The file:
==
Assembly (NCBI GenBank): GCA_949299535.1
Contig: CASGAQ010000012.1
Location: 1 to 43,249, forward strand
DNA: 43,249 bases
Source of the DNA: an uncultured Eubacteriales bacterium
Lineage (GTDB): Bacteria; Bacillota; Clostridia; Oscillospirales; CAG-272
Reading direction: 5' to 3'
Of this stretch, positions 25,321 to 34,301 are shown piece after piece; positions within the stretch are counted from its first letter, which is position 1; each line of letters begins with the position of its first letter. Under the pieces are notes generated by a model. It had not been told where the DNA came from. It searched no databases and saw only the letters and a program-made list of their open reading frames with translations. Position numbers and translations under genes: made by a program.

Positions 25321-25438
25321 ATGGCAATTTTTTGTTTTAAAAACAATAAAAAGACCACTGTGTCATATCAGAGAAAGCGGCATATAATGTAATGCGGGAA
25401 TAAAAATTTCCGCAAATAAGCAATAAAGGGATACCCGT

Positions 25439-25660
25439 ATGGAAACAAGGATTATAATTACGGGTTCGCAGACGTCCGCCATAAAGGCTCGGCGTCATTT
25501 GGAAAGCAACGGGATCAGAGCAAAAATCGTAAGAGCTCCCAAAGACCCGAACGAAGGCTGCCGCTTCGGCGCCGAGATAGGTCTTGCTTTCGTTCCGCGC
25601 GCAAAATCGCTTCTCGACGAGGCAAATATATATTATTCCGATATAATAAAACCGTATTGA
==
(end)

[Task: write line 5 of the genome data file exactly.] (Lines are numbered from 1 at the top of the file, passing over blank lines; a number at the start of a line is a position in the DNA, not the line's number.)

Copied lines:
Source of the DNA: an uncultured Eubacteriales bacterium